Time: 6:30am--I did NOT miss the early morning races! But since it can already be swelteringly hot this time of year (and to minimize road closures, I assume), this is a very common start time for Israeli races in spring/summer/fall/potentially hot weather.

Transportation to race: For the first time, I drove to a race! I chose to drive for a few reasons:

  1. Lior shamed me into doing it.

    1. I originally wanted to take a taxi so I wouldn't have to deal with finding parking when I returned. Lior said I'd be able to find parking, and...he was right.

  2. The race was held on Shabbat, when there is virtually no public transportation

  3. The race site said there was plenty of free parking nearby. I checked the race course and road closures and saw that I would have no issues getting to the parking lot

I set my alarm for 5:00am and was out the door by 5:15am. I arrived to the race site around 5:45am and not only did I have a very pleasant drive on almost empty roads, but parking was plentiful and I got a great spot at the end of a row. This is important because--to quote my parents, "This way, only one asshole could park next to me."

Packet pick-up: Due to fences erected along the course, I made the mistake of taking the long way to pick up my race packet. Since I arrived 45 minutes before the race started, I had plenty of time and wasn't rushed. I told the volunteers my race number and immediately received my race packet, which included my number, the race shirt (in neon yellow, a color that I unironically love and feel is underutilized in running gear), and a few coupons that I immediately recycled. I eventually figured out how to get from the packet pick-up area back to my car, where I was able to dump my jacket and the race shirt (nothing new on race day!), before entering the start corral.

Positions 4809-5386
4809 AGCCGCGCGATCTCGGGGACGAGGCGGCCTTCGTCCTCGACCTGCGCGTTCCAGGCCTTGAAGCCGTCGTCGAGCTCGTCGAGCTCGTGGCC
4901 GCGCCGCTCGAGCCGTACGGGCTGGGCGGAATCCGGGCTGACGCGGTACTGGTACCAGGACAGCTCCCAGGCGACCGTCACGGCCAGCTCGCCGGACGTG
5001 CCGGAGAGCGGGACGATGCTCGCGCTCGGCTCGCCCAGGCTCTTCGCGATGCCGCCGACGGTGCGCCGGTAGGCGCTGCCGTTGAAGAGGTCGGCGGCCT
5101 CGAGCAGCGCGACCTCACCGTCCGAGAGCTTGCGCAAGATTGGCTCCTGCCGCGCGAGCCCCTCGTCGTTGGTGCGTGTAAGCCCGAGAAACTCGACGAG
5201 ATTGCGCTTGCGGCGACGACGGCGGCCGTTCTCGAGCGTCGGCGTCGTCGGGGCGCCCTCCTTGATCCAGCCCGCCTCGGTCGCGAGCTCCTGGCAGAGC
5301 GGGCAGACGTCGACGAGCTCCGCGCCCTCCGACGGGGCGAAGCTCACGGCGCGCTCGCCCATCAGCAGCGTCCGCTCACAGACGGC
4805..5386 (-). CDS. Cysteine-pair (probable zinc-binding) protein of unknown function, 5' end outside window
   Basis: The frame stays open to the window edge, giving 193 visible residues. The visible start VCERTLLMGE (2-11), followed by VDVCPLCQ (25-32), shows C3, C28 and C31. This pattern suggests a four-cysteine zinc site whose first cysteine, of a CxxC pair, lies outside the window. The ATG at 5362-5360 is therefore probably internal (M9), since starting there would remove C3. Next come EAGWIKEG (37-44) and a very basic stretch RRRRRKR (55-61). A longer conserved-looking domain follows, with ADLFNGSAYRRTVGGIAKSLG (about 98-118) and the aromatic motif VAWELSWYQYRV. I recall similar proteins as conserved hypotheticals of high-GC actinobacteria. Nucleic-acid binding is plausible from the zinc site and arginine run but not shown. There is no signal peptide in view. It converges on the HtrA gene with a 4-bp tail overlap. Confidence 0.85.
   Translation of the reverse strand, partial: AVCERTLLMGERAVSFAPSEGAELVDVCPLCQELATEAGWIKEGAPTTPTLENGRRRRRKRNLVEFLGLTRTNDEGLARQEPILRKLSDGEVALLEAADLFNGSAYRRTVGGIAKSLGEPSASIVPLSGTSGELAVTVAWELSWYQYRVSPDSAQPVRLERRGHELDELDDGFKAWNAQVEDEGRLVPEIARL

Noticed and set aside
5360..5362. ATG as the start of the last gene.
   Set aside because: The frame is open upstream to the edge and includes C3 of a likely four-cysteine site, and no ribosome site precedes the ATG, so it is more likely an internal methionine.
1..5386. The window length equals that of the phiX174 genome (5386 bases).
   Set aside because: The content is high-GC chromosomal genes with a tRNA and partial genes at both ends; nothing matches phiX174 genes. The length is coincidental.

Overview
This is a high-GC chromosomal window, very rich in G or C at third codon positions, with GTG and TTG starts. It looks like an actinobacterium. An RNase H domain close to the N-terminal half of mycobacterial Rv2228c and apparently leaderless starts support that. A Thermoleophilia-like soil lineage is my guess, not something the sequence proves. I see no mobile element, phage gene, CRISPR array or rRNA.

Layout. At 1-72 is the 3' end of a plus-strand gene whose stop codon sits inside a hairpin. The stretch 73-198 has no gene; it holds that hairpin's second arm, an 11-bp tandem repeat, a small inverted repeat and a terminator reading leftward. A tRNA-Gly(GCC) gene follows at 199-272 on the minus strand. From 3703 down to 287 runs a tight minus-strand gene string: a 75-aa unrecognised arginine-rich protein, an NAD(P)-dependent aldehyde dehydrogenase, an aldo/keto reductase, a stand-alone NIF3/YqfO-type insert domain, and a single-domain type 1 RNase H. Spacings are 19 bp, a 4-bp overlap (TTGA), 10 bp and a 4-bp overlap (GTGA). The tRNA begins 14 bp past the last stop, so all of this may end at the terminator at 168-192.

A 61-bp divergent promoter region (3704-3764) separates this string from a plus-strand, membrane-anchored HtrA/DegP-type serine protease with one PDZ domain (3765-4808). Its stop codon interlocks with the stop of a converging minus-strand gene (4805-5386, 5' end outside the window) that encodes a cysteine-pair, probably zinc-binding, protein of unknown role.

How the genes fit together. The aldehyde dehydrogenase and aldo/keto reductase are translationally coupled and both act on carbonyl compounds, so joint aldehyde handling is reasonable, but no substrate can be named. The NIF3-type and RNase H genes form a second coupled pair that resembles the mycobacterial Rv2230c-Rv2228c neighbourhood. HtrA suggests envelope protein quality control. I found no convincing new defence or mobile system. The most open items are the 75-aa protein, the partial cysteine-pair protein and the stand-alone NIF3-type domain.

Race shirt: When registering for the race I was under the impression that we'd receive Saucony running shirts. This was exciting because my favorite shirts I've received from races in Israel are from Saucony. Sadly this wasn't the case, but at least they chose a fun color! This shirt will enter my rotation, especially for night runs when I want higher visibility. is okay, color is great!

Start/finish area: The start area was relatively small, but this was also a small race (capped at 1,000 participants for both the 5K and 10K combined), so this was not an issue. Near the finish area was a small race expo, with representatives from various running brands. I did a quick lap through the expo but didn't see anything I wanted to purchase.

Bag drop: Not sure if this was offered, but since I drove, I didn't need this.

Weather: Sunny but not too hot, thanks to the 6:30am start time!

What I wore: Compression shorts (like always), a tank top, and sunglasses. I made sure my Aftershokz headphones were charged, and I was good to go!